Basically, Barbara Strozzi is a legend who carved out a composing career during a time when few women composers were able to have their works performed, let alone make money doing it. She had her share of privileges, such as a well-off father with connections to some of the finest musical minds in Venice, which certainly helped her get her foot in the door, but it is still remarkable that she was able to support herself financially by publishing her music. She has lit a fire under me to keep researching and shining a light on the women that history has tried very hard to forget.

A listening list:

This is not an exhaustive list by any means. Some of these works may have more than one title.

  • Che si può fare: This one is about a lover doomed to wallow in their torment, feeling like they are in hell.
  • L’astratto: This was the focus of my research last year. It’s about a singer who picks up and discards different songs as she tries to find the perfect one to help her expel her feelings of tormented love. This is the most obvious cantata that I have heard from her.
  • Begl’occhi bel seno: I’ve sung this one! It’s a fun piece about a person who cannot reconcile their romantic, “pure” feelings with the absolute lust they feel.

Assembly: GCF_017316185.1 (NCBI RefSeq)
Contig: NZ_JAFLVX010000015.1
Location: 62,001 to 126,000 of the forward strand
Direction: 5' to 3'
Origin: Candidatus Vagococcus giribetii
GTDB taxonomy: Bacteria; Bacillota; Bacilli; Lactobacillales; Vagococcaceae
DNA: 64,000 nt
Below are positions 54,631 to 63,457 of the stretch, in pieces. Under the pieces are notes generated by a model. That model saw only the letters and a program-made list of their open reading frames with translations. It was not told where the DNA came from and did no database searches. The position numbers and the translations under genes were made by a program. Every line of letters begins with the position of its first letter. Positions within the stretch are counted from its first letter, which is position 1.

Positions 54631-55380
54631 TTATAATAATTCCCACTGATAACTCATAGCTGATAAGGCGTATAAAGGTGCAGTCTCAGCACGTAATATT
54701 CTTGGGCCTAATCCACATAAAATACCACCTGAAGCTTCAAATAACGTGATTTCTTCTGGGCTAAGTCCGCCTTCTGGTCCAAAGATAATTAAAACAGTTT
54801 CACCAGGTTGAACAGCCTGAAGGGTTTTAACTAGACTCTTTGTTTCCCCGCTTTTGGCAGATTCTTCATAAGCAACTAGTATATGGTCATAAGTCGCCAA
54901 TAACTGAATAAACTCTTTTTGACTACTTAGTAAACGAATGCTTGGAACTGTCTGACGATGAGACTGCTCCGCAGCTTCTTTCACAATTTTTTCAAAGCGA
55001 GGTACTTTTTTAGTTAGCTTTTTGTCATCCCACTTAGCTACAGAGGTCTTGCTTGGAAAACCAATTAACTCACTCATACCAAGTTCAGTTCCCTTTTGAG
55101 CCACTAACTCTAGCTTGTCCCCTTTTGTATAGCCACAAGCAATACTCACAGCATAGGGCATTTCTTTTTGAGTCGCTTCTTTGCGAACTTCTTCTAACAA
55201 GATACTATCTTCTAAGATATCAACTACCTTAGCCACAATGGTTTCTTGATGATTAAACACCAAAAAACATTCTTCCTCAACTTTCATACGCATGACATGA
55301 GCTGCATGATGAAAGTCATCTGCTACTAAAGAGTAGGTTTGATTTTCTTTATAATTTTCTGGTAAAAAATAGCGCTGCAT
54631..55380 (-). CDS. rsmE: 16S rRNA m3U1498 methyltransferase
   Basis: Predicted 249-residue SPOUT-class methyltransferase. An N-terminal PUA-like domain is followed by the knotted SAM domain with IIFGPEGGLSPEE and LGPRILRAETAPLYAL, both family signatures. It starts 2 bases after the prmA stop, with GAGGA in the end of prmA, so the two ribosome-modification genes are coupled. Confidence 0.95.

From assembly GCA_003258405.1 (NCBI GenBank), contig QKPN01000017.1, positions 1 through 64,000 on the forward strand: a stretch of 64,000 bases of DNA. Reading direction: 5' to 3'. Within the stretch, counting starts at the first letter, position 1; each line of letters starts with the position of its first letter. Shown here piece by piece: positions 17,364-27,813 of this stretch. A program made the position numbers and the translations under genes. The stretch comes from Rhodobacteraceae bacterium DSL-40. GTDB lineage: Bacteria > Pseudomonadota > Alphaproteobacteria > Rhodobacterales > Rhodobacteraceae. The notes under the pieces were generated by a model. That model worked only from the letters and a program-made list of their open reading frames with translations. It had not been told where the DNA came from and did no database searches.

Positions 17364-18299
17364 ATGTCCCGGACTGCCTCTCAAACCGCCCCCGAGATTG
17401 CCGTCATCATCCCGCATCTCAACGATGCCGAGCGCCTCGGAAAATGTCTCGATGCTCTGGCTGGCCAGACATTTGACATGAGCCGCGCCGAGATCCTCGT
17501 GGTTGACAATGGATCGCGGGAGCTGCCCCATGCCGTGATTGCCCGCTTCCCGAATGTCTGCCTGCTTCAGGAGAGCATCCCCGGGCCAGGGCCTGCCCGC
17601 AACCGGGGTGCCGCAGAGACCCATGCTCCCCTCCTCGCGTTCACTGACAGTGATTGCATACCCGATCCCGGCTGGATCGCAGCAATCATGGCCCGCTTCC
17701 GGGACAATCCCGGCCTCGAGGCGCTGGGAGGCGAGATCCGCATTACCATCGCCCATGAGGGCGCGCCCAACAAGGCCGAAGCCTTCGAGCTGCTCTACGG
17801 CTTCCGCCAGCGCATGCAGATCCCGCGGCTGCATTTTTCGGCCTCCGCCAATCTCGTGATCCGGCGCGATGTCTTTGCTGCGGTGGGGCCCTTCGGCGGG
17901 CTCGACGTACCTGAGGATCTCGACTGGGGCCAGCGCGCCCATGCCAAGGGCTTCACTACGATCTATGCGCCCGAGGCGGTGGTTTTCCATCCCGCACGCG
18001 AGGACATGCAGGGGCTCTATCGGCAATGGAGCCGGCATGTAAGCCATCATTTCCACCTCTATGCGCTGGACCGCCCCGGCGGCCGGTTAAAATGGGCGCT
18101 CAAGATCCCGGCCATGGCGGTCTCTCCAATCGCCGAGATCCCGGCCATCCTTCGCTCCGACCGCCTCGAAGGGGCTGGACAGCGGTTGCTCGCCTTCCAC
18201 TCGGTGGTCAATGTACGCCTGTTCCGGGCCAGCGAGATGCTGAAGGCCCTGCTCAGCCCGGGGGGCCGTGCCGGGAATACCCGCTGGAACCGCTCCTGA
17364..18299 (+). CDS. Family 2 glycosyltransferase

• Lagrime mie: Barbara wrote this piece as part of a challenge to depict sadness better than actual tears.
  • L’amante segreto: Content warning: Period-typical suicidal rhetoric. Some more tormented love, which seems to be Barbara’s speciality. The first two lines translate roughly to “I want to die, rather than my pain be discovered.”
  • L’amante modesto/Volano frettolosi: A small vocal ensemble piece called a madrigal. This one is about a chaste lover whose love interest is sexually involved with someone else, but they are comforted by the steadfastness of their own love.
  • Silentio nocivo/Dolcissimi respiri: Another madrigal, sung from one lover to another, telling them not to remain silent about their love.

Accompanying artwork by Sarah Peters, with contributions by Monique Marani.